• Avoid excessive fasting and try to eat when you are hungry. Don’t skip meals; especially lunch

  • Exercise moderately and avoid prolonged exercise in very hot climates or environments

  • Walk regularly in nature; especially by the sea. Walking in the moonlight is also very beneficial

  • Reduce your exposure to hot environments and keep your head and skin protected when the sun is hot .

  • Cultivate peaceful emotions and spend more time with people who love and fully accept you

  • Avoid angry or stressed people and try not to argue – aim to agree more often!

  • Take the time to be sweet and sociable and find the time to chat, laugh and play

  • Practice moderation and find time for enjoying leisure activities and appreciating natural beauty

  • Avoid overly competitive sports, deadlines and confrontation in general

  • Practice meditation, cooling forms of pranayama and gentle yoga postures

  • Avoid watching too much television and excessive use of computers

  • Massage the head with coconut or brahmi-amla oil at night

  • Wear cooling colours – blue, purple, green and avoid wearing red colours

  • Drink sweet pomegranate juice. Its astringent and bitter quality helps balancing pitta, cleanses the liver and blood and works as an excellent heart tonic

  • Eat a chunk of Aloe Vera each day. It is used as cooling herb. It is also sweet and bitter in taste which helps to nourish dry mucus membranes and to clear inflammatory heat from the body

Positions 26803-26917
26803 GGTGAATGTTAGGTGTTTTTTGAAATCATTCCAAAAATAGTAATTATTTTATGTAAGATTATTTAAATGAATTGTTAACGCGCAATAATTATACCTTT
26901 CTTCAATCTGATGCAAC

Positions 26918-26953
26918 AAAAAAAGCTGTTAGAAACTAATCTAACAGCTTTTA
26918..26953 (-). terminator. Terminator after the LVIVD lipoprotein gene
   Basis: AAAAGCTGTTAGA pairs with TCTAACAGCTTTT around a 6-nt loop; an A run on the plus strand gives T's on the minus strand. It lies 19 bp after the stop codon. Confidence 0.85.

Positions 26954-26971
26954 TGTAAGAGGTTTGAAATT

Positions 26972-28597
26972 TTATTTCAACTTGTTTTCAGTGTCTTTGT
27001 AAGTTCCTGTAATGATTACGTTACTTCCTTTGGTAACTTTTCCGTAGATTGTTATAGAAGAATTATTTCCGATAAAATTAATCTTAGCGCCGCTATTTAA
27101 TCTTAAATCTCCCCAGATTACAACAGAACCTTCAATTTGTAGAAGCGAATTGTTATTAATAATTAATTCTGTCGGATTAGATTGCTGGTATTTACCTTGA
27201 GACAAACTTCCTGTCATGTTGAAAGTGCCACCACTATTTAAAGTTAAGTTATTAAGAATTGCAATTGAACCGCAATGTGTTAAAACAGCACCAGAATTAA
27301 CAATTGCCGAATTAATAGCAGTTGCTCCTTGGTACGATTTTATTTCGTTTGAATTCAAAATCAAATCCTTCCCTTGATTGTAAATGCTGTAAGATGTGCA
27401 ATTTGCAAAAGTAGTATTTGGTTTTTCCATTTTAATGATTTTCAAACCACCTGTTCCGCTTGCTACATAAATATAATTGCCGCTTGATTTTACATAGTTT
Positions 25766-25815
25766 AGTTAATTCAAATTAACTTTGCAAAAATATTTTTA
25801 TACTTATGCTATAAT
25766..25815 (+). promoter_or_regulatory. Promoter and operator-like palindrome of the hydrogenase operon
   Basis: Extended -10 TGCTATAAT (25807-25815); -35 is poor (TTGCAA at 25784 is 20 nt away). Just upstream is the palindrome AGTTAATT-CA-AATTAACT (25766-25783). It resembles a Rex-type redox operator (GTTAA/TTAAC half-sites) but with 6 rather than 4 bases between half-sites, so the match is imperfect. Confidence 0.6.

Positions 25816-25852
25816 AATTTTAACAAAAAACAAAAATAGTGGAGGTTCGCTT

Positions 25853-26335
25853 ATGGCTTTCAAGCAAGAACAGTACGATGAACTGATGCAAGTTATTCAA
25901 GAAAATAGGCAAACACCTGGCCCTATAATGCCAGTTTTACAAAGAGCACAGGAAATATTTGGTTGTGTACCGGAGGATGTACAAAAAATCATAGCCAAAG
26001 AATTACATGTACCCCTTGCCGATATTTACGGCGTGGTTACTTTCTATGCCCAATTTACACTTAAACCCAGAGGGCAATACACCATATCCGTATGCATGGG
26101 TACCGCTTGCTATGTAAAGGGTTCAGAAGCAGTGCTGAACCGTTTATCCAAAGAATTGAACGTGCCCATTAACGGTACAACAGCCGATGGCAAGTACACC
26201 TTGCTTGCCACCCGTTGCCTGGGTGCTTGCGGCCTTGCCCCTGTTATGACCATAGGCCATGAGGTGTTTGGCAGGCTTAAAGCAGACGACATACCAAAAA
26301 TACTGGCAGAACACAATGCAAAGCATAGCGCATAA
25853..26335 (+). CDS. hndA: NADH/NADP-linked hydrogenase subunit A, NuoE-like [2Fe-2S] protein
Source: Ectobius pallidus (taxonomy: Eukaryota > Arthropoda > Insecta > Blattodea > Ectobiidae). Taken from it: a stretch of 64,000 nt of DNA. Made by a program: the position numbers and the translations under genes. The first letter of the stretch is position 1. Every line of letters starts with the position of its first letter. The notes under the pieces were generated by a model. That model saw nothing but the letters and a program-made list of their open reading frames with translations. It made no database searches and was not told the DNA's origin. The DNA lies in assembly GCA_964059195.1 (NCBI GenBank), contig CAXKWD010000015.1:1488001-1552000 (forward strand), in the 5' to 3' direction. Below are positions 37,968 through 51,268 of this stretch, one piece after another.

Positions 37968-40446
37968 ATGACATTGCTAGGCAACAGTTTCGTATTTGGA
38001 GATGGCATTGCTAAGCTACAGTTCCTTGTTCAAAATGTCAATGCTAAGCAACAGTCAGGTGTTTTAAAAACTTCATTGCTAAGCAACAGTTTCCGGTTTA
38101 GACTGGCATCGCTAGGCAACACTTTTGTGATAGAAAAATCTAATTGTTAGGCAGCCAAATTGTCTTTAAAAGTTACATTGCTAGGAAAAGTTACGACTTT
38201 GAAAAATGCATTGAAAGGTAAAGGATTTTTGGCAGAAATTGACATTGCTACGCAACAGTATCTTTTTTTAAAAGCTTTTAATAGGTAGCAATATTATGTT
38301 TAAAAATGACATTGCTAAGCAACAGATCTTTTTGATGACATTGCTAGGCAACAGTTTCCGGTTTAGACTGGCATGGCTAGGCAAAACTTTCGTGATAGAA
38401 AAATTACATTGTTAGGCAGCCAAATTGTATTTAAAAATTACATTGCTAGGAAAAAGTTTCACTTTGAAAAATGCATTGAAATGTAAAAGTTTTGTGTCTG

The Vata balancing diet

  • Generally, favour warm or cool and refreshing foods with the tastes of sweet, bitter and astringent such as; asparagus, lettuce, broccoli, cucumber, raita, mung dhal, summer squashes, courgettes, cilantro, coconut, lime and green salads

  • Avoid very oily, salty, sour, fermented or pungent foods and spices such as chillies, alcohol, pickles, vinegar, hard or pungent cheeses, citrus fruits, sour cream, yoghurt, tomatoes, garlic, onions and chillies as they will aggravate the acid and pitta in the intestines and blood

  • Enjoy sweet, juicy seasonal fruits such as peaches, figs and berries

  • Avoid red meat and favour chicken or fish

  • Most vegetables, beans and lentils are good unless they are cooked with too much oil

  • Favour wheat, basmati rice, oats and barley and take corn, millet and rye in moderation

  • Drink cooling herbal teas such as peppermint, spearmint, rose, coriander or liquorice (do not use liquorice if you have hypertension)

  • Ghee is cooling and can be used for cooking and spreading on toast. Coconut oil can also be used for cooking whilst Udo’s oil, flax oil or pumpkin oil can be used for salad dressings

  • A nourishing breakfast to balance pitta could include cereal, toast, apple juice. Soak almonds overnight, de-husk in the morning, mix with hemp seeds, small quantity of sesame seeds, dates and make a nourishing, sattvic shake

  • Always avoid over-eating, especially in the evening